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Environmental Factor

Environmental Factor

Your Online Source for NIEHS News

December 2019

Translational Research Framework gains a following

An NIEHS-developed tool to track movement of environmental health research toward public health benefits is gaining wide interest.

Kristi Pettibone, Ph.D. Pettibone said the framework helps science managers figure out what helps and hinders translational research, so they can implement strategies that make it more efficient. (Photo courtesy of Steve McCaw)

A tool created by NIEHS to help grantees track their environmental health research is proving useful to other organizations that want to evaluate the impact of their own research programs. The tool, called the Translational Research Framework, provides researchers with visual guideposts as they move projects along the path from basic research experiments to public health interventions.

In recent months, the American Evaluation Association, the Alliance of Nurses for Healthy Environments, and the Social Research and Demonstration Corporation have all expressed interest in the framework.

“It is exciting to see our framework generate interest beyond NIEHS,” said Kristi Pettibone, Ph.D., a health scientist administrator with the NIEHS Policy Analysis Branch and the tool’s chief architect. “Many researchers are arriving at the same conclusion that these kind of case studies and storytelling frameworks are the best way to capture translational stories.”

Measuring environmental impacts

Jessica Castner, Ph.D., now editor in chief of the Journal of Emergency Nursing, was excited when she first came across the framework several months ago. At the time, she was co-chair of the Alliance of Nurses for Healthy Environments research workgroup. Castner invited Pettibone to present a webinar to her group, which helps nurses solve environmental challenges by creating new knowledge and sharing their research.

“The framework was elegant, and it resonated deeply with what we were trying to do as an organization,” said Castner. “It fills a critical gap in cohesively visualizing work that spans more traditional epidemiology with clinical applications of environmental health science. Some frameworks may force you to make false choices of doing one or the other, when many of us span both disciplines.”

Jessica Castner, Ph.D. Castner has used the framework not only to map out the translation of individual research projects, but also to visualize her own career trajectory. (Photo courtesy of American Thoracic Society)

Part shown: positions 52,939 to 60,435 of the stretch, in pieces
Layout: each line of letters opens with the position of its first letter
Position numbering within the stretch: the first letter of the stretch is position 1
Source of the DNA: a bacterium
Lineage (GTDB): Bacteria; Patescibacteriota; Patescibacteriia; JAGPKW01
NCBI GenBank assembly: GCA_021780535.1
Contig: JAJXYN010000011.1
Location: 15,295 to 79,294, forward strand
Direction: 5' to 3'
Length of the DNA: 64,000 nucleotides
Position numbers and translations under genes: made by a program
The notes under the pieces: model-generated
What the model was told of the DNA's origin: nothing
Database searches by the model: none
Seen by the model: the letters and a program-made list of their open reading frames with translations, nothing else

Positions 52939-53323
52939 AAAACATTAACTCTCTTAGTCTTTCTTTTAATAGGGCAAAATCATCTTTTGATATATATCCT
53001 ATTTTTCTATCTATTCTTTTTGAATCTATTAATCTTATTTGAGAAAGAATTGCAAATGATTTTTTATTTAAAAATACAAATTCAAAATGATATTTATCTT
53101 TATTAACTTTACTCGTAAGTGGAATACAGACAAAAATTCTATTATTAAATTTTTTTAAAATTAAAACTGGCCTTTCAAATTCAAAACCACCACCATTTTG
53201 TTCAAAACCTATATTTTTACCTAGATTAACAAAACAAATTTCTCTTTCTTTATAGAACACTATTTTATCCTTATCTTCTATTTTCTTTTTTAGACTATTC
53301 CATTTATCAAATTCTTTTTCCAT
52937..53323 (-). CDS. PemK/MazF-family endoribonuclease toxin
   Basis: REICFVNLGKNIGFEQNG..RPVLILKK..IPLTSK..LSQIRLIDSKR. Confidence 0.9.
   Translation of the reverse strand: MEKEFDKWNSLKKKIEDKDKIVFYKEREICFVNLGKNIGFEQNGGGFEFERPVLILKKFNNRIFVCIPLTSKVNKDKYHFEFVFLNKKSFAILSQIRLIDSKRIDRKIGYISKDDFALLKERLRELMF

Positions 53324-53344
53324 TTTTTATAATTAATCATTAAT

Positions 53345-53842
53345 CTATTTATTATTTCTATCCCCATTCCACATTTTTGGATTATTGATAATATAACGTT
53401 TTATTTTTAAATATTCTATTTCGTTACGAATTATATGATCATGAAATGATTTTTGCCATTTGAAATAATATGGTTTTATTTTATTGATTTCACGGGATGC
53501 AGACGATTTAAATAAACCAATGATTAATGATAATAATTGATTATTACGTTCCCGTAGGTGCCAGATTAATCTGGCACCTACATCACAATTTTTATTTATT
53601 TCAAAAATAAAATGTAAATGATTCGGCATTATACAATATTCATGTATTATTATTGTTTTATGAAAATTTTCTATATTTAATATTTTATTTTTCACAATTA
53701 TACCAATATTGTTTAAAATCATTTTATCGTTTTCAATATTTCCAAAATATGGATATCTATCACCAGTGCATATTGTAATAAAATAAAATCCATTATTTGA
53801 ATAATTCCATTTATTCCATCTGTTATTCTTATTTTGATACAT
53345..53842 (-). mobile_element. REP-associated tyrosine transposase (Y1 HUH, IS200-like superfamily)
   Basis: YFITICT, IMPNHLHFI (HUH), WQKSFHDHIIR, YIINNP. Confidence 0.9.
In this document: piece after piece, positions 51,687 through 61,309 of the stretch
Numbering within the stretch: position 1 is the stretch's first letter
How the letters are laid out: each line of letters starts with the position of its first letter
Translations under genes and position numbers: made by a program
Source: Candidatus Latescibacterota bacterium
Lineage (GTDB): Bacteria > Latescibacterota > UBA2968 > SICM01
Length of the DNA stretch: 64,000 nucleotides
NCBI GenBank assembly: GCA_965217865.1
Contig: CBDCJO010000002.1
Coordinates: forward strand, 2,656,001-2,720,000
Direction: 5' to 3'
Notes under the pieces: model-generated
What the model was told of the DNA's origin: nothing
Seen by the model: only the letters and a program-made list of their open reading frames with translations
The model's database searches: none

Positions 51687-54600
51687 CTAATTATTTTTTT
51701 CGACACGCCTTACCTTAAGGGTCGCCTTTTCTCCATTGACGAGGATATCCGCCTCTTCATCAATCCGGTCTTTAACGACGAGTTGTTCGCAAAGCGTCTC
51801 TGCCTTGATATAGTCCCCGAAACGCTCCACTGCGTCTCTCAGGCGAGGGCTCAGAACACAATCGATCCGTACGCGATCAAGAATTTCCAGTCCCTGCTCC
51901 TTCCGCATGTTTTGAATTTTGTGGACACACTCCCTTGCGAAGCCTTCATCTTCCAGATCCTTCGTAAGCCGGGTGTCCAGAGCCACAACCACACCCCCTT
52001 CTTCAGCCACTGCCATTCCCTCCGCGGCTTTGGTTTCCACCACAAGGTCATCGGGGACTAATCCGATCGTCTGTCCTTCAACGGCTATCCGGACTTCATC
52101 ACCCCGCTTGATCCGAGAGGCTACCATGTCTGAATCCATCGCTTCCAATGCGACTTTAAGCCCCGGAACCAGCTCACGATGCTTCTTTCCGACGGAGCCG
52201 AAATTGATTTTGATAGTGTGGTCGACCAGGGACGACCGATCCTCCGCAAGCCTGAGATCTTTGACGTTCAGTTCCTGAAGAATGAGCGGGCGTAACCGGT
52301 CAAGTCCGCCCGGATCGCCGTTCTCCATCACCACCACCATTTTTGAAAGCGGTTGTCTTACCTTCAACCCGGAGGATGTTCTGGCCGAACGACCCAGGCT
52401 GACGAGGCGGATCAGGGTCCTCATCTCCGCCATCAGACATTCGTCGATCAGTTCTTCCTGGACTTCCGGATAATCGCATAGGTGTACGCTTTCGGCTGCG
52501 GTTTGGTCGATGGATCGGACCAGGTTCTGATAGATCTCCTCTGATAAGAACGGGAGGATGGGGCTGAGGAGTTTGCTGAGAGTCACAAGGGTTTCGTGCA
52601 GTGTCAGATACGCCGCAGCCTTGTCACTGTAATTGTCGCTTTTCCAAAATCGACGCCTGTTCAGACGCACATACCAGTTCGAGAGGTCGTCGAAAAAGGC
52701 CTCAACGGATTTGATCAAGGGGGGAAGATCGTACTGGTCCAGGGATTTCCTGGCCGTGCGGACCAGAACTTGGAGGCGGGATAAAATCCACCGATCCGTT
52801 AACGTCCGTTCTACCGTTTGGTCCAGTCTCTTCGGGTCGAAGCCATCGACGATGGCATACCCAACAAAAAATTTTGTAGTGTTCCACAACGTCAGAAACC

For example, Castner has used the framework to integrate population-level data on emergency room visits and outdoor air pollution with individual-level insights regarding susceptibility to asthma and other diseases. She and her team recently submitted a paper to the journal Nursing Outlook, describing how they used the framework.

“The framework is especially helpful for articulating the importance of investing in basic research,” said Christie Drew, Ph.D., head of the NIEHS Program Analysis Branch. “Most public health advances would not be possible without past investments in the underlying mechanisms of biology, exposure, social systems, and more. We’re delighted that researchers are finding it useful to document interconnections between basic, clinical, and public health research — and then using it to figure out where they might go next.”

A translatable tool

Translational Research Framework diagram The framework captures broad categories of scientific effort, such as fundamental questions, application, practice, and health impact, and provides examples of each. (Photo courtesy of NIEHS)

One of the NIEHS Strategic Plan goals is to support using environmental health research to develop concrete strategies that protect and improve human health. This process of moving an idea along a trajectory toward a public health impact is known as translational research.

Pettibone and her colleagues first described the tool in a 2018 paper in the journal Environmental Health Perspectives. In an October guest blog post for the American Evaluation Association (AEA), Pettibone provided tips and resources to help other groups implement the framework.

“At the Georgia Clinical & Translational Science Alliance [Georgia CTSA] and across the dozens of other CTSA hubs, evaluators are tasked with showing the story behind advances in research,” said Eric Nehl, Ph.D., communications director for the AEA Translational Research Evaluation Topical Interest Group. “The Translational Research Framework has generated interest from our group because of its usefulness in informing the processes that connect the earliest phases of research to impact in the community. We find that researchers benefit from seeing the big picture of how their contributions accelerate this impact.”

Another reader of the AEA post was Leah Bartlett, a research associate at the nonprofit evaluation charity Social Research and Demonstration Corporation. She asked for copies of the framework materials. “To guide our work, we are always looking for well-designed frameworks,” said Bartlett. “I thought the visuals were excellent.”

Next up: Pettibone will speak about the tool at the April 2020 Toxicology and Risk Assessment Conference.

Citation: Pettibone KG, Balshaw DM, Dilworth C, Drew CH, Hall JE, Heacock M, Latoni AR, McAllister KA, O'Fallon LR, Thompson C, Walker NJ, Wolfe MS, Wright DS, Collman GW. 2018. Expanding the concept of translational research: making a place for environmental health sciences. Environ Health Perspect 126(7):074501.

(Marla Broadfoot, Ph.D., is a contract writer for the NIEHS Office of Communications and Public Liaison.)

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